Remember late maestro Satyajit Ray's 1977 period film Shatranj Ke Khilari based on a short story by Munshi Premchand? The celluloid gem, subtitled The Chess Players in English, is etched in the memory of film aficionados owing to the two happy-go-lucky chess players essayed by Sanjeev Kumar and Saeed Jaffrey. The story is told in the backdrop of British expansion in India around 1856 and the fall of Wajid Ali Shah, the last nawab of the princely kingdom of Oudh known for his patronage of dance and music and often referred to as a debauch.
In the Ray movie, two noblemen of Lucknow are engaged in their endless pursuit of the game of chess remaining indifferent to the political developments around and the occupation of India by the foreign power. So much so that their neglected wives were looking out for other men.
Cut from the celluloid world of a period drama to the bustling Gariahat traffic intersection in south Kolkata, known for its roadside garment kiosks and well-known shops and establishments, here in the sweltering heat of one of the hottest summer days in June, men of all ages can be seen engaged in an absorbing game of chess.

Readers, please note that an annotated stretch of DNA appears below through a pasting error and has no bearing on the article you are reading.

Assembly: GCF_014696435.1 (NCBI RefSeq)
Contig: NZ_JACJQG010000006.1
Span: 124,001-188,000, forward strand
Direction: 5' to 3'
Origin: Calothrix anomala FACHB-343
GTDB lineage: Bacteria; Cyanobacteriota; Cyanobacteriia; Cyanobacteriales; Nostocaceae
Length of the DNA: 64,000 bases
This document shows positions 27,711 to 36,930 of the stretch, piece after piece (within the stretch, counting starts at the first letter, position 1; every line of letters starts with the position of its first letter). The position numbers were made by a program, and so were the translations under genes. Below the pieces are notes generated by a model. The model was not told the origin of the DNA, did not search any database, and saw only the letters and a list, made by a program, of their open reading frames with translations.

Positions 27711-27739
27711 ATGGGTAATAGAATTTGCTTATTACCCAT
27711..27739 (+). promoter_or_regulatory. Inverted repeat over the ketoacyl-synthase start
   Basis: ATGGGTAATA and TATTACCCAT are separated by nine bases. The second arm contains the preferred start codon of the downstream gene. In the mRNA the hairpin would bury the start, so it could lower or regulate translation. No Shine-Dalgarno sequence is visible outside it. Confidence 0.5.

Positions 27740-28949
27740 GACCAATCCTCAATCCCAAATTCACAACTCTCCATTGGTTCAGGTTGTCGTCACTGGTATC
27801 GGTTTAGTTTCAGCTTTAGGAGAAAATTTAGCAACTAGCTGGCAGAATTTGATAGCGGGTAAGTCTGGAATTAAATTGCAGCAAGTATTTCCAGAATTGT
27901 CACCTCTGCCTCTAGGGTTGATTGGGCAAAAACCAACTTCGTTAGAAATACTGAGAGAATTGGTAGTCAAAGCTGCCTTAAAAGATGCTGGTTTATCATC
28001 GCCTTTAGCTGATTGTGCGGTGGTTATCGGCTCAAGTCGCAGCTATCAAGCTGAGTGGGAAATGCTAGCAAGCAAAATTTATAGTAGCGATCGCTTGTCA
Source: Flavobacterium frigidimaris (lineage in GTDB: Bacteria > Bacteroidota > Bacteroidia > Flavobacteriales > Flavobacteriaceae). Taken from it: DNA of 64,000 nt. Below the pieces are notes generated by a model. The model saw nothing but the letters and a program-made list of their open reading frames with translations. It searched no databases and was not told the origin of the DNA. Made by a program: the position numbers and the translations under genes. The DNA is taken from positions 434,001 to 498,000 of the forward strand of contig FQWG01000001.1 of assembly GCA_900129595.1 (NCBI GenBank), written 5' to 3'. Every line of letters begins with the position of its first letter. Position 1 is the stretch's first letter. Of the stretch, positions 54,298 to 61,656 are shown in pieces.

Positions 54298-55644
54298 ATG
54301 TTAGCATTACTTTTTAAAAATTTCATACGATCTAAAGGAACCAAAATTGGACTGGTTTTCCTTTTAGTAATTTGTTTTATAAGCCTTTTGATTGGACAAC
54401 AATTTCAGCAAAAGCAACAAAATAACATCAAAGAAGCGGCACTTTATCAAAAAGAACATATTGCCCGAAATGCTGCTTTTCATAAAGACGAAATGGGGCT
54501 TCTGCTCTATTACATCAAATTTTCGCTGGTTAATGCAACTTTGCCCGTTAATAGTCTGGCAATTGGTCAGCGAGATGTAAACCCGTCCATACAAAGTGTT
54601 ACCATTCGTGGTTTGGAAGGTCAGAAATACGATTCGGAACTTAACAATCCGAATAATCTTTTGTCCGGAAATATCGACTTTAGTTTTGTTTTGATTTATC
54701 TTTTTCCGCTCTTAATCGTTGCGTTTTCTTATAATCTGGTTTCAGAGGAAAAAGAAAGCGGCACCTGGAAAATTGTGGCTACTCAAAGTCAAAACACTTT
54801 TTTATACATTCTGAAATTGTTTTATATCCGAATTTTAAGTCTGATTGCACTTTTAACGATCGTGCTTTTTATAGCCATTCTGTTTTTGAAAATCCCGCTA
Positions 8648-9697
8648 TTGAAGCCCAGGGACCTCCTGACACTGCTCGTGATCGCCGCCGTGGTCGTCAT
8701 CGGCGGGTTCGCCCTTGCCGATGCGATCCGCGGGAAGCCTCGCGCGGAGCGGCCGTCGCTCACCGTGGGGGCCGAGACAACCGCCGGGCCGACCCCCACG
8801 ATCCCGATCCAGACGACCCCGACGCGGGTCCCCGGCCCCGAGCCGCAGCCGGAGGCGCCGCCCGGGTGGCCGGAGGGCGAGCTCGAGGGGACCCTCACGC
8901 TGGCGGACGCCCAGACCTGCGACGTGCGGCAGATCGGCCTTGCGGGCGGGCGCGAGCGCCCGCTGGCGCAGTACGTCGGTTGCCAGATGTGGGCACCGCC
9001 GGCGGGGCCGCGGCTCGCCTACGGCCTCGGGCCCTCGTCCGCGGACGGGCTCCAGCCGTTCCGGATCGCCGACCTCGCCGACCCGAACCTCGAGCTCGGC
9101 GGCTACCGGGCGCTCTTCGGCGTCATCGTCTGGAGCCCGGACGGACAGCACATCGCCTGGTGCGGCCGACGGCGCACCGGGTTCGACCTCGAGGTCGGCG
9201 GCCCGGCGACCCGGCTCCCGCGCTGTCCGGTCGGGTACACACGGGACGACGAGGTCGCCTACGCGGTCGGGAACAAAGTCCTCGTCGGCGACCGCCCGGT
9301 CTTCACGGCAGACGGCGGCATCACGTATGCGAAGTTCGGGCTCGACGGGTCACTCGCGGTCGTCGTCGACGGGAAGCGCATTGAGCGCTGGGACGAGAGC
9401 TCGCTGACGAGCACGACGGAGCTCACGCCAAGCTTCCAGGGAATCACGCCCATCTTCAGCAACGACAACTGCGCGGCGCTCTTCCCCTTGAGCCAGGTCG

With furrowed foreheads, eyes trained on the black and white chessboard and minds planning the next move, the brooding men of Gariahat are found immersed in the game, indifferent to the honking of cars and the clamour of the city all around.
When the news of Vishwanathan Anand’s fifth hard fought world title victory over his Israeli challenger Boris Gelfand broke on May 30, some men were busy playing chess at the Gariahat boulevard.
Image: People are found engrossed in a game of chess in a street corner near Gariahat traffic intersection in south Kolkata.